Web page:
University student, 21, who struggled to cope with assignments after moving home during the pandemic hanged himself after discovering he had failed his second year via email, inquest told
- Alex Hayter, 21, had been studying computer science at Nottingham Trent Uni
- He was found dead on September 21 near his home in Abbotts Ann, in Hants
- Winchester Coroner’s report ruled the cause of death was suicide by hanging
- For confidential support, call the Samaritans on 116123 or visit a local Samaritans branch. See www.samaritans.org for details
A student hanged himself after discovering he had failed his second year of university via email, an inquest has heard.
Alex Hayter, 21, had been studying computer science at Nottingham Trent University but was finding it difficult to cope with his assignments after moving back home during the pandemic.
After not managing to complete his modules over the summer, he received an email in September last year to say he had failed his second year and would be required to resit it in 2021.
He went out for a walk and never returned, prompting a missing person’s appeal.
Six days later, he was found dead on September 21, near his home in the village of Abbotts Ann, Hants.
His father Andrew Hayter has claimed that the university could have saved his son’s life if they had picked up on the signs, Winchester Coroner’s Court heard.
Mr Hayter told the inquest his son’s change in behaviour at university should have raised the alarm.
Alex Hayter, 21, was found dead near his home in Abbotts Ann, Hants, after struggling to cope with his university workload and being told he had failed his second year
A coroner’s court heard how Nottingham Trent student Alex Hayter was found dead six days after going for walk and never returning home in September last year
After failing a number of modules, Alex opted to complete five assessments and one exam over the summer break in an attempt to not repeat the year.
Coroner Rosamund Rhodes-Kemp called the workload set by Nottingham Trent University as ‘understandable’ but ‘unrealistic’.
After the initial conversation agreeing to complete the work, Alex ceased all contact with the university.
He did not manage to submit his assignments or complete his exam on time which meant he failed the year.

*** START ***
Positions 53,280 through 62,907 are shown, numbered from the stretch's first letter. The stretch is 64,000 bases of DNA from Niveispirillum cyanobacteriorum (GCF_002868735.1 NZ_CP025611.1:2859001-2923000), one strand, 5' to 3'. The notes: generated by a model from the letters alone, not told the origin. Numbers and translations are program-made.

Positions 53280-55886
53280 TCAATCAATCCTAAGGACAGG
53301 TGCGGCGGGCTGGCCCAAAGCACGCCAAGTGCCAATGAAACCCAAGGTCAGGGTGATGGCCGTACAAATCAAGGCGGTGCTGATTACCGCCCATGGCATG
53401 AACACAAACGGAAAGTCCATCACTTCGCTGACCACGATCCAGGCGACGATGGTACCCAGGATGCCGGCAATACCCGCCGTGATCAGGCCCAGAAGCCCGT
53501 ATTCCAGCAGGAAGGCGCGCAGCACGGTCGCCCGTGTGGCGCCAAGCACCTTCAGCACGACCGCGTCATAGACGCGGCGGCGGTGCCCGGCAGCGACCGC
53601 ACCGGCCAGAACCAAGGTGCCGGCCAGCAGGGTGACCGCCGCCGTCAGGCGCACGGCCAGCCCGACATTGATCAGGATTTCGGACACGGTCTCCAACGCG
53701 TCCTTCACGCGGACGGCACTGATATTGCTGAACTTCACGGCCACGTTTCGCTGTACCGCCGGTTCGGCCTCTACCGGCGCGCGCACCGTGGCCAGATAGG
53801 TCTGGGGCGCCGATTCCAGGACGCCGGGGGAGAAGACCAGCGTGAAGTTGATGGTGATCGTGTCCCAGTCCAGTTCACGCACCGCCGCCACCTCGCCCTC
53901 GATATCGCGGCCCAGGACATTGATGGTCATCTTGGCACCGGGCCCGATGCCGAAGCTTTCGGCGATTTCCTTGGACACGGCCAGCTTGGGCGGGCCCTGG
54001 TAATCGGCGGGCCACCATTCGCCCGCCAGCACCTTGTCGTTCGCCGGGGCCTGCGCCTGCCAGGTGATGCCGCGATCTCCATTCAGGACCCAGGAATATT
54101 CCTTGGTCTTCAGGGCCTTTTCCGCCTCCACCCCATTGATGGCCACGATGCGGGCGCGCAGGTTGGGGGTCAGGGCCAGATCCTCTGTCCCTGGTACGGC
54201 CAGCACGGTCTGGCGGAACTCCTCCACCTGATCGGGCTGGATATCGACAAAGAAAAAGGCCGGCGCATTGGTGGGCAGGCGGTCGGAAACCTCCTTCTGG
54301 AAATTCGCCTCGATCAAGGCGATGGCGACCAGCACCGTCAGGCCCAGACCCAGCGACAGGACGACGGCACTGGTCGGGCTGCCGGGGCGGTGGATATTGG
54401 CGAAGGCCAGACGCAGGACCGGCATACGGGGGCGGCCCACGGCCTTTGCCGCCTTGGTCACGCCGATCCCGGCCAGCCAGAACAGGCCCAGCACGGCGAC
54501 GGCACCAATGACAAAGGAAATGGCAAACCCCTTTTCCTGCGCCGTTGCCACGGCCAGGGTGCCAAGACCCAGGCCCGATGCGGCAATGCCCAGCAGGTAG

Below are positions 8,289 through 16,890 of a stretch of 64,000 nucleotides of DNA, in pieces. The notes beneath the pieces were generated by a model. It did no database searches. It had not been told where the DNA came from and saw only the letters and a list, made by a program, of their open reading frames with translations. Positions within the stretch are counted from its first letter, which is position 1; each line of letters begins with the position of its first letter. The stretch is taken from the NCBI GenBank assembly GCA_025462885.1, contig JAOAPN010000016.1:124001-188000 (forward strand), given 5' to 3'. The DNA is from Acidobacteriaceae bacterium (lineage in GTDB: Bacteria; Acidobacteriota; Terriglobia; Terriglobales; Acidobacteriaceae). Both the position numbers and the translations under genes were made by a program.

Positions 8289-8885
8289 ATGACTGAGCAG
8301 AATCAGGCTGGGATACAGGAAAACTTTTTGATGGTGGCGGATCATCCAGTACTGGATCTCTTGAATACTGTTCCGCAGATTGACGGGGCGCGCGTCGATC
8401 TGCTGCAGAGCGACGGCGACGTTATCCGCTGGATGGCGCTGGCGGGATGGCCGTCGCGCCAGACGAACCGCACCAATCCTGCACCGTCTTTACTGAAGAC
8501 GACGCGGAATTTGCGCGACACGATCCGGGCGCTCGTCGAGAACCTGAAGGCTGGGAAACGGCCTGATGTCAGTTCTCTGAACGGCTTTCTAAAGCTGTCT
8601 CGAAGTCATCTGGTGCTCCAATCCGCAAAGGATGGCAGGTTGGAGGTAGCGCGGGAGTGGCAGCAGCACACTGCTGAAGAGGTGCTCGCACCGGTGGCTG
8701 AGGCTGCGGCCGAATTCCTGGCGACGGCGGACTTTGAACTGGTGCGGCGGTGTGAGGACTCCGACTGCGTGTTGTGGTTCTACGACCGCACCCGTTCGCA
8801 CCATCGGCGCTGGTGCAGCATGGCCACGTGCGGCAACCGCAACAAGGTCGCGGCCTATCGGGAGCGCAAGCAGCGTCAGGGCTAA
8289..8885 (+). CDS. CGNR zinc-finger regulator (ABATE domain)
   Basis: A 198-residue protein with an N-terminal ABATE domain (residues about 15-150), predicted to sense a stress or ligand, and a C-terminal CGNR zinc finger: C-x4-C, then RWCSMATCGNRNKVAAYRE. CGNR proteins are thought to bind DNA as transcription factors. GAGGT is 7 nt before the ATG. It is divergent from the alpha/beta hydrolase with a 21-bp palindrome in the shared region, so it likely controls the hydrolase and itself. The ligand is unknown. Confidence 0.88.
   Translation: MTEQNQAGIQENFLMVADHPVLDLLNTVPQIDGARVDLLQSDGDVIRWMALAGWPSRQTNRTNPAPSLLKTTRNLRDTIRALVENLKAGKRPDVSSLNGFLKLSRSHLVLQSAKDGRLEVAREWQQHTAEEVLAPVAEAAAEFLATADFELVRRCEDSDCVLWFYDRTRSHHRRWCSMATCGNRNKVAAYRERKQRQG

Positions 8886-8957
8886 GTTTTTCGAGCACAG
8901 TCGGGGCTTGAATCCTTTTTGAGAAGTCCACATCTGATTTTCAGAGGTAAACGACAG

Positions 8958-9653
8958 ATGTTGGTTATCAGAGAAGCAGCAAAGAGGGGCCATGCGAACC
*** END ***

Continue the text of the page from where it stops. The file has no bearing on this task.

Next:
Mr Hayter said Alex’s sudden failure to communicate with the university should have been a ‘red flag’ and questioned why his next-of-kin were not contacted.
He said the university ‘missed an opportunity’ to save Alex’s life, adding that it should reach out to a student’s emergency contact as a ‘duty of care’ if they have concerns.
Mr Hayter also called for the university to implement an opt-in suicide prevention strategy similar to that used at Bristol University, where students decide whether to allow the university to get in touch with next of kin if there were serious concerns about their wellbeing.
At the University of Bristol, more than 90 per cent of students have opted in.
Professor Mary O’Neill, Executive Dean for School of Science and Technology at Nottingham Trent University, confirmed that their policy has changed since Alex’s death and that all non-progressing students will be contacted in person instead of via email.
Alex Hayter had been studying computer science at university but was struggling with his modules
The tragic student’s father Andrew Hayter claims the university ‘should have seen the signs’, a coroner’s court heard
While the university has implemented changes, emergency contacts are only called in extreme cases and Professor O’Neill said a student missing an exam would not automatically be a cause for concern.
Coroner Rhodes-Kemp acknowledged the university had ‘a lot of systems in place’ but questioned what it would take for their emergency contact policy to be triggered.
She added: ‘I do feel it would be helpful to ask students for permission to contact next of kin for lack of engagement.’
A toxicology report found small traces of alcohol, with his cause of death being ruled as hanging.
The coroner concluded: ‘I am satisfied that Alex did take his own life and intended to do so. I certainly think the problems he had at university would have been a factor.’
The coroner has not yet decided whether a prevention of future death report should be produced for the university.
Mr Hayter thanked both Hampshire Police and Hampshire Search and Rescue for their help finding Alex.
In a statement, the family said: ‘Words cannot express how distraught and heartbroken we are that our gorgeous, funny, clever Alex, our beloved son, and brother, is no longer with us.
‘He leaves a void in our family that can never be filled. The future that we had hoped for him will not happen.
‘We would like to thank everyone who shared the missing post and the huge police led team who worked so tirelessly.’
For confidential support, call the Samaritans on 116123 or visit a local Samaritans branch. See www.samaritans.org for details
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